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As of SVN revision 4427 of the stage 2 software, the STARGRASP controller has included experimental support for synchronising with an NTP server to provide timing for various events. The client can be started via the ntp command.

Startup Performance

When first started, the NTP client first sets the system time from the first NTP transaction in a single step. Since it cannot make any assumptions about the system's clock drift, it initially starts with a drift correction of zero and attempts to figure out the drift from first principles over successive updates. The result is an initial overshoot that's typically on the order of a couple of milliseconds (the vertical scale below is in usec):

STARGRASP NTP client startup

After a couple of minutes, the NTP client typically settles to an NTP offset in the region of 100-200 usec, barring perturbations from the NTP server.

Stargrasp Client: NTP Server Link Speed

It has been observed that the controller's NTP client performs far better when connected to an NTP server via a Gigabit ethernet link as opposed to one serving time via an 100Mbit link.

The following two graphs are the calculated NTP offset for 16 STARGRASP servers synched to a local network NTP server on the same computing hardware first via a 100Mbit link (top) and then via a Gigabit ethernet port (bottom, both graphs are in usec):

NTP time offset of 16 STARGRASP controllers synched to linux NTP server via 100Mbit link NTP time offset of 16 STARGRASP controllers synched to linux NTP server via 1Gigabit link

The path to the server via its Gigabit port is somewhat lower-latency, but the additional round-trip time is supposed to be accounted for by the two pairs of timestamps in the NTP packet. Nevertheless, when synchronised with the Gigabit server, the controllers take less time to settle upon their NTP clients' startup, and stay closer to zero offset than when communicating with a 100Mbit server.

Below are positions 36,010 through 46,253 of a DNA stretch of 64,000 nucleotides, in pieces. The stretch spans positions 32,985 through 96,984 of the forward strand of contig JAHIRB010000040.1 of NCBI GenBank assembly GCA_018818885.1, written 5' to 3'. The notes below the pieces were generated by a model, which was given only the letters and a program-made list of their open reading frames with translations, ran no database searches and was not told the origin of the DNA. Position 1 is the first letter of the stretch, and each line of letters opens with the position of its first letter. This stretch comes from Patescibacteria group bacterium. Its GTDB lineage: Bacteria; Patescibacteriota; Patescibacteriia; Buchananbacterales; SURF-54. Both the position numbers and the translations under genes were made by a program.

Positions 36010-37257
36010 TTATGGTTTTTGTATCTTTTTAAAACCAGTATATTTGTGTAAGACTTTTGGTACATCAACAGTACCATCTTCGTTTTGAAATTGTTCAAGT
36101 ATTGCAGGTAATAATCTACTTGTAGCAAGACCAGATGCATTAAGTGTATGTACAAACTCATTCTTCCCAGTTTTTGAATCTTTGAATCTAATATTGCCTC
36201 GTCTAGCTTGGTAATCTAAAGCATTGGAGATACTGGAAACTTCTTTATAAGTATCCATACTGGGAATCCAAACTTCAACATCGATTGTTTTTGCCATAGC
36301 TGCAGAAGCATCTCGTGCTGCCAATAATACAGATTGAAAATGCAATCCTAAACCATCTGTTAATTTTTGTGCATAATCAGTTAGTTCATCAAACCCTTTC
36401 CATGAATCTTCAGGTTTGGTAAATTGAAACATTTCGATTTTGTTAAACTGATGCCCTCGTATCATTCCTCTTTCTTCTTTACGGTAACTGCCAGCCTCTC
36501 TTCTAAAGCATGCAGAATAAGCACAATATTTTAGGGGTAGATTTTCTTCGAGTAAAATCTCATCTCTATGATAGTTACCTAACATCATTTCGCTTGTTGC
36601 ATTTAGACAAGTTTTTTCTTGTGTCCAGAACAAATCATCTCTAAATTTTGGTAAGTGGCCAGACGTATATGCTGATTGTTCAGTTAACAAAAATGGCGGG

It is therefore recommended that if the controller NTP client is used, the server should connect to the controller via a Gigabit link for better performance.

Stargrasp Client: Observed Stability

The controller NTP client has been checked that it doesn't exhibit grossly incorrect behaviour, but hasn't been tuned much beyond that. As such, there are cases where it may not perform optimally. Most of these appear to be related to the NTP server's time offset bouncing around (see the following section for more examples).

In this example, "t29" is a Linux system running version 4.2.6p4 of the NTP server daemon, serving 16 STARGRASP controllers via a Gigabit ethernet link. At around 11am, it reported a sizeable disturbance in its reported time offset (msec): Sudden changes in linux NTP server's reported time offset

This impulse induced ringing in the controllers' NTP client, which persisted for some time (vertical scale in usec): Ringing in reported time offset of 16 stargrasp controllers after abrupt NTP server time offset changes

Attempts will be made in future to try to tune out the effects of the sudden changes in server offset. This may prove difficult since the server's departures can often be quite long in duration.

Linux NTP Daemon: Observed Stability

The Linux NTP client can be quite unstable at times. The following is the reported NTP time offset (in milliseconds) from a cluster of identical Linux systems synced with an NTP server on the local network:

Example Linux NTP performance

There are both sudden large offsets observed (tens of milliseconds) and smaller, longer-term offsets compared to the server's clock that are believed to be real (audited by means of a simple program that returns the server's time directly and compares it against each system's clock without heed of the round-trip time on the LAN, which is typically sub-1ms). These departures are as yet unexplained.